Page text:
Thomas Darwin is purported to be the youngest son of the famous Charles, daughter of Emma (née Wedgwood, yes the pottery people). His mum and dad are first cousins (a trifling matter, but neatly ironic). Thomas is a bit of a strange child, ‘alone but not lonely’ and more than likely to follow in his father’s footsteps, except – as we already know from the cover, and the Preface (but keep forgetting because we’re so drawn into this life story) Thomas will die in an insane asylum by the time he’s 21 and his ‘life’s work’ will culminate in an ultimately flawed study of the evolution of inanimate objects.
I loved the premise that inanimate objects actually evolve. I’m moving house soon, and while reading the book in the pre-move sorting out phase, found myself noting three generations of apple macs, the leap in evolution from the 56k dial up modem to wi-fi router, food processor via pestle and mortar – getting carried away now, I don’t own a food processor – but you see where I’m going. I was intrigued and totally taken up with Thomas’s theory, until I spot the flaw, the uh-oh moment when the reader realises that Thomas Darwin is insane.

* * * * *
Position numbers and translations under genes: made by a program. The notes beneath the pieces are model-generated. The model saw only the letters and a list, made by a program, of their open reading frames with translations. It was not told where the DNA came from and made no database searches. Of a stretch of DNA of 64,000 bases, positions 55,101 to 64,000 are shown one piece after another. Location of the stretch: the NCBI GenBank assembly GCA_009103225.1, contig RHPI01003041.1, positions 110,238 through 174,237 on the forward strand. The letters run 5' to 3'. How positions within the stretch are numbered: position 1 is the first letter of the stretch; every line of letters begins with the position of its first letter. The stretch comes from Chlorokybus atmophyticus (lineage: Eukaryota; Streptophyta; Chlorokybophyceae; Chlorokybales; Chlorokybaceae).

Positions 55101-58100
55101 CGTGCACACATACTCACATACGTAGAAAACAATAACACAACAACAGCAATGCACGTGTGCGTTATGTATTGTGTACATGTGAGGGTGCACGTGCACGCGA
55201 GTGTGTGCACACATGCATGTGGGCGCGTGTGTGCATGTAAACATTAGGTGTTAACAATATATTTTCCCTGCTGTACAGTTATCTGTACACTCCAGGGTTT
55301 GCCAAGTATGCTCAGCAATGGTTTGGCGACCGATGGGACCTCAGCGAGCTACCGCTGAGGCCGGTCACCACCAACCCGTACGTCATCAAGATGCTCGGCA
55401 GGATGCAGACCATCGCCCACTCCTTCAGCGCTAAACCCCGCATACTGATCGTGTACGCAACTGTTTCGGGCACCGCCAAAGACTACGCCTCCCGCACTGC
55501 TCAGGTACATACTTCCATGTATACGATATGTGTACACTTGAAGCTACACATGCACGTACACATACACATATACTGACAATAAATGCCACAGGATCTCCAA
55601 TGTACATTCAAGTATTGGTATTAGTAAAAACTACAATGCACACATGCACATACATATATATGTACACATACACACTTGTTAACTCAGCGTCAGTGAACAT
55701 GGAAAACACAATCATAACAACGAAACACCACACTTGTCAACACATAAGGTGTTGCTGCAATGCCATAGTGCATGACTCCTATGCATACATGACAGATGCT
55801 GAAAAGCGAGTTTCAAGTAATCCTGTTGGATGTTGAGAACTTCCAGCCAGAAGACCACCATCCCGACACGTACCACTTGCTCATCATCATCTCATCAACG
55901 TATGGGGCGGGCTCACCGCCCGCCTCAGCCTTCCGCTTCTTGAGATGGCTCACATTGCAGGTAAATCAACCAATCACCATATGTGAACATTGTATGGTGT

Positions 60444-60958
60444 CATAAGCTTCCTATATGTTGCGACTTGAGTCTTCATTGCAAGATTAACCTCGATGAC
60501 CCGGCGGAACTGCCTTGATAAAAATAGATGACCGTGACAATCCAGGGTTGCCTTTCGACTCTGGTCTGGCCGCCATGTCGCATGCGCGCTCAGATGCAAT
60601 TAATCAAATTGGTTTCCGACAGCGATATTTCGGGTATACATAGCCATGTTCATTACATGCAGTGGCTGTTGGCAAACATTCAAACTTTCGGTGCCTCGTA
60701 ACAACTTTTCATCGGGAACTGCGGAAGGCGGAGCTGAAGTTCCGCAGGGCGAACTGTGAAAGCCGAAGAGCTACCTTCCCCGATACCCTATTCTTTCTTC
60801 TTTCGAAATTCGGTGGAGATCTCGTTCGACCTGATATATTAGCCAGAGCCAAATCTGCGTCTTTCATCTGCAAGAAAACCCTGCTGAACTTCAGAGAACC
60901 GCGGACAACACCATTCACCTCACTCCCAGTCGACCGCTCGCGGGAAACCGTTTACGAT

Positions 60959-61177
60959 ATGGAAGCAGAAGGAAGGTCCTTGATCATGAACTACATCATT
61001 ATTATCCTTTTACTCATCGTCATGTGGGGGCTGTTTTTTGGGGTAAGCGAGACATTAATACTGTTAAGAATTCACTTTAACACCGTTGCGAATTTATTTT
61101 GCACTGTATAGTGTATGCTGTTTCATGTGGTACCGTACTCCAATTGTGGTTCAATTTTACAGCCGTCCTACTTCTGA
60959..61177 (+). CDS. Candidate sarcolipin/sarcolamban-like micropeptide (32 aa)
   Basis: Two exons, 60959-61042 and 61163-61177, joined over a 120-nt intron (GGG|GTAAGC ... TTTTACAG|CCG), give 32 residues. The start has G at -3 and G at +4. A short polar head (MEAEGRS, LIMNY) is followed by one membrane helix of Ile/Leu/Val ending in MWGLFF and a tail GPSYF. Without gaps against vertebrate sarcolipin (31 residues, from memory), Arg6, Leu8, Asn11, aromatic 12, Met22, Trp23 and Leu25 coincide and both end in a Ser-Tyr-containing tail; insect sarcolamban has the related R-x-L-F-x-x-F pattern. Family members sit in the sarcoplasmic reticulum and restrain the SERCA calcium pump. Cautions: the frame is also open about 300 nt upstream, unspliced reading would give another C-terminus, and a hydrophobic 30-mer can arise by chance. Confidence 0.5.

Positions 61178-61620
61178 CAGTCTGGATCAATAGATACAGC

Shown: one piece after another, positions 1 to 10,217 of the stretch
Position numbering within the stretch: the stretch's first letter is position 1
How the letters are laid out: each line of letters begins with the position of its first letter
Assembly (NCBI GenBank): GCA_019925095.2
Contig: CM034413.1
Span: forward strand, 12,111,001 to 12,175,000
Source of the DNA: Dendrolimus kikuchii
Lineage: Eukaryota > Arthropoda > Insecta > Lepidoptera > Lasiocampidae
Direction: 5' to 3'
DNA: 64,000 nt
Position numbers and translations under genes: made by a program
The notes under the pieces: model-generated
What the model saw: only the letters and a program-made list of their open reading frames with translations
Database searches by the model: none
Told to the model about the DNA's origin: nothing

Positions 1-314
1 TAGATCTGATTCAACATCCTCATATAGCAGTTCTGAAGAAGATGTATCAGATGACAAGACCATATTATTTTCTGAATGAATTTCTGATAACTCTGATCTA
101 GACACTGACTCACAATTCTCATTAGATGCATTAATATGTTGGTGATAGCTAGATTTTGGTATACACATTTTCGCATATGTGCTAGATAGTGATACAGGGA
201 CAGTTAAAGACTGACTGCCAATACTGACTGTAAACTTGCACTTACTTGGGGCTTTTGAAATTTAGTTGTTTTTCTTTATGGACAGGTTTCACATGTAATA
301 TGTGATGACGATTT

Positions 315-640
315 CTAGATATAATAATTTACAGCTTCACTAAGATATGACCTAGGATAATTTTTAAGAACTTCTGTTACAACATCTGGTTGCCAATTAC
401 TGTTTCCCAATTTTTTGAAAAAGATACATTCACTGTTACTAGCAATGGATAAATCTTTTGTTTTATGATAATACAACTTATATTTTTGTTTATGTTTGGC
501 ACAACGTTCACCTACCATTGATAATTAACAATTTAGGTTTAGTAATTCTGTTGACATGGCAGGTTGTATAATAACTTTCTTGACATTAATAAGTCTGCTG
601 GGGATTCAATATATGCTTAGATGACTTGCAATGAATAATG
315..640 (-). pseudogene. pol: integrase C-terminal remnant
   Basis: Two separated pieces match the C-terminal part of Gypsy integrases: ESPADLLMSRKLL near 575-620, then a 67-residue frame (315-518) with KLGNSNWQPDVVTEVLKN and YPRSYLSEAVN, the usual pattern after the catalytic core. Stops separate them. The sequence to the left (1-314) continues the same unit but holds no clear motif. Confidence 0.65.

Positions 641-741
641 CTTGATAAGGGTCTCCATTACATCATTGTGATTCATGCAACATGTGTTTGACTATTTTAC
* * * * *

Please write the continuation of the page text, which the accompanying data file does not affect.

Harry Karlinsky is a clever guy. Not only is he a Professor of Psychiatry, but this little book (just over 200 pages) is his debut novel. The reason it works so well? Not only is the biographical format anatomically correct and wonderfully annotated (watch out for footnotes that contradict the text!), but because it tells a very human story.
I’d like to say more but even though I finished reading it a week ago, I’m still trying to get my head round what was truth and what was fiction. Last night I found myself tracking down the Charles Darwin family tree, just to make sure Thomas really wasn’t his son. Today I’ve started wondering if Harry Karlinsky isn’t fictional too. His bio looks sound and I’ve done some googling, but then I start to wonder if we – his readers – are part of some pyschiatric-slash-literary experiment. Then everything goes a little weird…
A brilliant read.